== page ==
The war's main cause was British disruption of American maritime commerce. The British Navy seized (or "impressed”) sailors on American-flagged ships, claiming them for service in His Majesty's great campaign against Napoleon. Britain defined its subjects by the location of their birth -- even those who, like many Irish, had become naturalized U.S. citizens. To the American government, divided politically and still unsure of itself, this act of contemptuous presumption was not merely emasculating, it was reactionary:

By seizing supposed subjects from merchant ships, the royal Navy threatened to reduce American sailors and commerce to a quasi-colonial status, for every British impressments was an act of counterrevolution. By resisting impressments and declaring war, the Americans defended their revolution.

If only the Americans had had the chops to do so! Taylor's book chronicles a blundering military ineptitude that will color the patriotic reader's cheek. For the first half of the war, the United States lacked able military leaders and foolishly tried to invade and seize Canada, Britain's foothold on the continent. (Taylor limits his focus to that theater, skimming over well-chronicled battles in New Orleans and Baltimore.) Whereas the British were battle-hardened veterans of the Napoleonic wars, the Americans were weekend warriors more interested in cutting taxes than raising an army. Also, they were terrified of Indians, with whom the British cunningly allied. Taylor vividly recreates the dread that Indian warriors, with their scalp-taking, corpse-mutilating, and "appalling war whoop", inspired in the trembling American regular and militiaman. When no Indians were handy, the British impersonated them: "we yelled like Indians. I tell you those simple fellows did run." Not only did the Americans fail to seize Canada, they lost Detroit.

Taylor argues that nationality and loyalty were fluid variables that ebbed and flowed like initiative trading hands on the battlefield. Irish republicans joined the Americans against their English oppressors, while African Americans offered their own services to the crown, which renounced slavery. Many Canadians were erstwhile American citizens who had gone north in search of cheap land; "[w]eary of both armies, [they] longed for one side to win so that both would go away." Native American tribes helped swing early momentum to the British, but were abandoned at the Treaty of Ghent (1815), which ended hostilities by returning Canada and America to their pre-war borders. Whereas the United States failed to expand northwards, it used the war's end to split the tribes from England and to seize their land in the west. The war's greatest American hero, future president Andrew Jackson, was a man with an ugly talent for clearing a field of native opponents.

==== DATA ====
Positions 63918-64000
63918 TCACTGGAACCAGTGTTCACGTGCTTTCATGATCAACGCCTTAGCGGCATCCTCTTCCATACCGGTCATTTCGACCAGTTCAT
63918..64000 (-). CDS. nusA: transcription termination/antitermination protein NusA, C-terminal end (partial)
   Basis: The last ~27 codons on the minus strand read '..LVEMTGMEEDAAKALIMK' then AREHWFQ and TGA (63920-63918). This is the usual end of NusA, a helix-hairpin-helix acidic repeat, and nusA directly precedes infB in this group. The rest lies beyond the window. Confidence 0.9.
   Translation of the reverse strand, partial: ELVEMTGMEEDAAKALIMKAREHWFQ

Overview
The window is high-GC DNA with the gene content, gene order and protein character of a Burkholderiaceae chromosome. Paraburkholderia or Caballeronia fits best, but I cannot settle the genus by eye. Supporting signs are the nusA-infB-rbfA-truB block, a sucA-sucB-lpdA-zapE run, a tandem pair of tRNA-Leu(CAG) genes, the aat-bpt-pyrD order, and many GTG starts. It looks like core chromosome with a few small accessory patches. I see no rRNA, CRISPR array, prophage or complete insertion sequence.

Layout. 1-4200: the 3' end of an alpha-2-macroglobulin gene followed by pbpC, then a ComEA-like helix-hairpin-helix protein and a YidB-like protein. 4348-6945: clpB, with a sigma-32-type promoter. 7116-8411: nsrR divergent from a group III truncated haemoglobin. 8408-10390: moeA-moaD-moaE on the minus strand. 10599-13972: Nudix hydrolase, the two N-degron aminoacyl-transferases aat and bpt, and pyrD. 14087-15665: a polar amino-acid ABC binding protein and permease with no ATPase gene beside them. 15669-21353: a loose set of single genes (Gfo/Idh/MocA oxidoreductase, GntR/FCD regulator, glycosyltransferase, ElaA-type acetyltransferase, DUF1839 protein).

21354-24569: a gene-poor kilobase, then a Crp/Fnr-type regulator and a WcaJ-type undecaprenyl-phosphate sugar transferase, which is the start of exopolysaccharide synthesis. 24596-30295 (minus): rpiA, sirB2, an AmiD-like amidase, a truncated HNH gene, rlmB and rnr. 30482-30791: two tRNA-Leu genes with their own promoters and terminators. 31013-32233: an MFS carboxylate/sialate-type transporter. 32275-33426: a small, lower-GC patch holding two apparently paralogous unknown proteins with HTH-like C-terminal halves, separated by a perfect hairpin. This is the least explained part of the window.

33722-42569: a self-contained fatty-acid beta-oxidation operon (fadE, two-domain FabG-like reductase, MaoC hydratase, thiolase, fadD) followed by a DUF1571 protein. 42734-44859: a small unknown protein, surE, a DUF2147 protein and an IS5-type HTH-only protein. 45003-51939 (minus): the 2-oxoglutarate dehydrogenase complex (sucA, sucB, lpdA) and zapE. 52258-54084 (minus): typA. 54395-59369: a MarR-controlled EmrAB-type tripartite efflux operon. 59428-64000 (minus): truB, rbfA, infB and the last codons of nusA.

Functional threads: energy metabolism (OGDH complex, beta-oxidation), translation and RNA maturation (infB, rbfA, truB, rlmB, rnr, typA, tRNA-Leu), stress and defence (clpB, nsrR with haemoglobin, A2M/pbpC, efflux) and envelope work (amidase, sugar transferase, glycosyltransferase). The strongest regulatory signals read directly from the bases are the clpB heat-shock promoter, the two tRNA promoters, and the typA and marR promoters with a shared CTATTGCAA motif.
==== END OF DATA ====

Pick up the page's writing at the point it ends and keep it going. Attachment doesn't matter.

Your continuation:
Taylor tells this complex story with nuance and humor. Readers will grin at his infrequent but effective use of wry phrases like the U.S.'s belief that "French Canadians would welcome a liberation," and the American officers who "partied like it was 1799." A dense book of history requires a little cheek to stay lively, and Taylor is the rare writer who can pull this off without becoming a ham. But is he right that this was a civil war? Yes and no. It is true that the English, American, and Canadian combatants shared a language and looked alike, and for that reason hated to fight each other. Then again, Taylor's theses coexist in tension: civil war suggests a nation tearing itself apart, yet Taylor portrays the War of 1812 as a prerequisite to full nationhood. As one British spy characterized the decentralized American republic, "Seventeen staves and no hoop will not make a barrel that will last long." Such was the shape of the young country in 1812. By 1815, the coopering was finished and the thing stood up on its own. The United States would never again be mistaken for a British colony.

--Michael O'Donnell

Read More Show Less

Product Details

  • ISBN-13: 9781400042654
  • Publisher: Knopf Doubleday Publishing Group
  • Publication date: 10/12/2010
  • Pages: 640
  • Sales rank: 805,757
  • Product dimensions: 6.72 (w) x 11.28 (h) x 1.61 (d)

Meet the Author

Born and raised in Maine, Alan Taylor teaches American and Canadian history at the University of California, Davis. His books include The Divided Ground, Writing Early American History, American Colonies, and William Cooper’s Town, which won the Bancroft and Pulitzer prizes for American history. He also serves as a contributing editor to The New Republic.

Read More Show Less

Table of Contents

Introduction 3

Chapter One Loyalists 15

Chapter Two Simcoe 45

Chapter Three United Irishmen 75

Chapter Four Deserters 101

Chapter Five Blood 125

Chapter Six Invasions 147

Chapter Seven Crossings 175

Chapter Eight Scalps 203

Chapter Nine Flames 235

Chapter Ten Northern Lights 269

Chapter Eleven Traitors 295

Chapter Twelve Soldiers 319

Chapter Thirteen Prisoners 353

Chapter Fourteen Honor 381

Chapter Fifteen Peace 409

Chapter Sixteen Aliens 441

Notes 459

Bibliography 571

Acknowledgments 601

Index 605

Read More Show Less

Customer Reviews

Average Rating 3.5
( 16 )
Rating Distribution

5 Star

(4)

4 Star

(4)

3 Star

(4)

2 Star

(1)

1 Star

(3)

Your Rating:

Your Name: Create a Pen Name or

Barnes & Noble.com Review Rules

Our reader reviews allow you to share your comments on titles you liked, or didn't, with others. By submitting an online review, you are representing to Barnes & Noble.com that all information contained in your review is original and accurate in all respects, and that the submission of such content by you and the posting of such content by Barnes & Noble.com does not and will not violate the rights of any third party. Please follow the rules below to help ensure that your review can be posted.